Maryland estate tax bill (HB 739 / SB 602) has passed both houses in the Maryland General Assembly (the House on March 7 and the Senate on March 20). Unless vetoed by the Governor, the new law will raise the Maryland estate tax threshold from its current $1 million to $1.5 million for those dying in 2015, $2 million for those dying in 2016, $3 million for those dying in 2017, and $4 million for those dying in 2018. In 2019 and later years, the Maryland estate tax exemption would be tied (“re-coupled”) with the federal estate tax exemption. The federal exemption is currently $5.34 million but is indexed for inflation and projected to be $5.9 million by 2019.
When the Maryland and federal exemptions are re-coupled, Maryland residents would be able to take advantage of the portability of estate tax exemption between spouses (the Maryland estate tax threshold is not portable now, as the federal exemption is). The re-coupling would also eliminate a current problem for Maryland residents who have non-citizen spouses: the inability to use a qualified domestic trust (QDOT) to claim the Maryland marital deduction for assets in excess of the Maryland threshold but under the federal exemption amount.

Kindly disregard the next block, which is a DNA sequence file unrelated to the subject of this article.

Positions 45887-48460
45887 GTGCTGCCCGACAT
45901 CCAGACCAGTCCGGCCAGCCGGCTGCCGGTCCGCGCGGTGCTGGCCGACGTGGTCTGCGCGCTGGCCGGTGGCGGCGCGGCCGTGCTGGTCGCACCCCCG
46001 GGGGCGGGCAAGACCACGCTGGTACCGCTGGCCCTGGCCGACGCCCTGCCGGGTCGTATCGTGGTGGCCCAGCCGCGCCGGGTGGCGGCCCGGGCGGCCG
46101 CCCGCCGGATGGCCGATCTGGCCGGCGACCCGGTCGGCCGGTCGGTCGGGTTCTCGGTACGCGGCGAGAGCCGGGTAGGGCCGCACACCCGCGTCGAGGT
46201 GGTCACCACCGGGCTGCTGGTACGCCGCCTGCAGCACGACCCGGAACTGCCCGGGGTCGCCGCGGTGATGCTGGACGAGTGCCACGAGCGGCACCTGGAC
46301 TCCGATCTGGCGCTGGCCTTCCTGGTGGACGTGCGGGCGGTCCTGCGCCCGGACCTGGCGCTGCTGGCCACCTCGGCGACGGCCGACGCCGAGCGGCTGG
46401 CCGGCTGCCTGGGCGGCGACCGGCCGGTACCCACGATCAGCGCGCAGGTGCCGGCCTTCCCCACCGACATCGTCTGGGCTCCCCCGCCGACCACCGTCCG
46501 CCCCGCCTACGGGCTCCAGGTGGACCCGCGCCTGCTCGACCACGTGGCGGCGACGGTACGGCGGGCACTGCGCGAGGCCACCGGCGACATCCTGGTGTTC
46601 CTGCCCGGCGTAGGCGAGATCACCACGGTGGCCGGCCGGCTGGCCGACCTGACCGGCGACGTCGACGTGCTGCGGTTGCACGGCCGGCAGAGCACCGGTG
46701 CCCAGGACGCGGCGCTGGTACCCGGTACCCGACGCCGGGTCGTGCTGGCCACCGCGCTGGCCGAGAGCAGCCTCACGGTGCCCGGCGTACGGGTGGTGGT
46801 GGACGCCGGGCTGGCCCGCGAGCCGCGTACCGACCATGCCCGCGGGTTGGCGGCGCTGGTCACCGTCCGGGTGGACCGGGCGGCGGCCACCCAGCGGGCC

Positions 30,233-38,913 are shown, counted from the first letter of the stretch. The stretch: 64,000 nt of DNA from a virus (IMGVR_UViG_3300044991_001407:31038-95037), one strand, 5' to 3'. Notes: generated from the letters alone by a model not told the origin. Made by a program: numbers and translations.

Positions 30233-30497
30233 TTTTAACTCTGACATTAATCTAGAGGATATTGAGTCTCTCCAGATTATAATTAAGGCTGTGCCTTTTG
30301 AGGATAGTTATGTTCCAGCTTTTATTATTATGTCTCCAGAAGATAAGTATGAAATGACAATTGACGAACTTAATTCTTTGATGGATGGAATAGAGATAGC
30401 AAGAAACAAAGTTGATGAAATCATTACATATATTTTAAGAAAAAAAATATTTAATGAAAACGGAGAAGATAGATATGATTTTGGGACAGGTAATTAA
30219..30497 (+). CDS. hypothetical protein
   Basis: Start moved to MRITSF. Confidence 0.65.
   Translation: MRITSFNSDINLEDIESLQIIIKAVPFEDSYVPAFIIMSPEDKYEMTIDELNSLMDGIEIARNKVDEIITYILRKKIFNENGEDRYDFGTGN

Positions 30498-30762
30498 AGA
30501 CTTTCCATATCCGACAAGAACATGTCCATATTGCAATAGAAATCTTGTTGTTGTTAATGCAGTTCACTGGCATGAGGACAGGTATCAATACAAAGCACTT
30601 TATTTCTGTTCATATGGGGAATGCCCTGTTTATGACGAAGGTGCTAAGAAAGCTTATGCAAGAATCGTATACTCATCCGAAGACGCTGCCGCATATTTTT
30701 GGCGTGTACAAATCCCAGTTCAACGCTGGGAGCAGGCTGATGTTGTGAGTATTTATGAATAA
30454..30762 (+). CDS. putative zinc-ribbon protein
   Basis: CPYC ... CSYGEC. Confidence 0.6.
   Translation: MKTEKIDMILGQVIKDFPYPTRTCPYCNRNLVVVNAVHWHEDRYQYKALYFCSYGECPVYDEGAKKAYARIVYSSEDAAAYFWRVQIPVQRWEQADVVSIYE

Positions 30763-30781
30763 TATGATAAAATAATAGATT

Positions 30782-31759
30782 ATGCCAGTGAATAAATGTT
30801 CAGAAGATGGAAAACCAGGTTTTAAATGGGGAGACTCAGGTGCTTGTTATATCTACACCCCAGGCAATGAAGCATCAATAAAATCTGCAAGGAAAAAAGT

Changes to the estate tax laws and increases in income tax rates combine to make income tax planning for wealth preservation a much more significant factor for many estate plans. Building sufficient flexibility into the estate plan is key; it allows tax-planning decisions to be deferred until the variables–asset values, exemption levels, effective income tax rates, even family circumstances–are known. A number of techniques are available to take advantage of new estate and gift tax laws to minimize income tax over time. Those who made gifts to grantor trusts in prior years in an effort to reduce estate and gift tax may benefit from a review of those arrangements, to determine what income tax savings can now be achieved through further planning. If you postponed a review of an existing estate plan pending the outcome of tax legislation, this may be a good time to update your plan to ensure it is sufficiently flexible to accommodate income tax planning as well as estate and gift tax planning.
If you have questions about the impact of tax law changes on your estate planning, please contact any member of our estate planning and administration practice.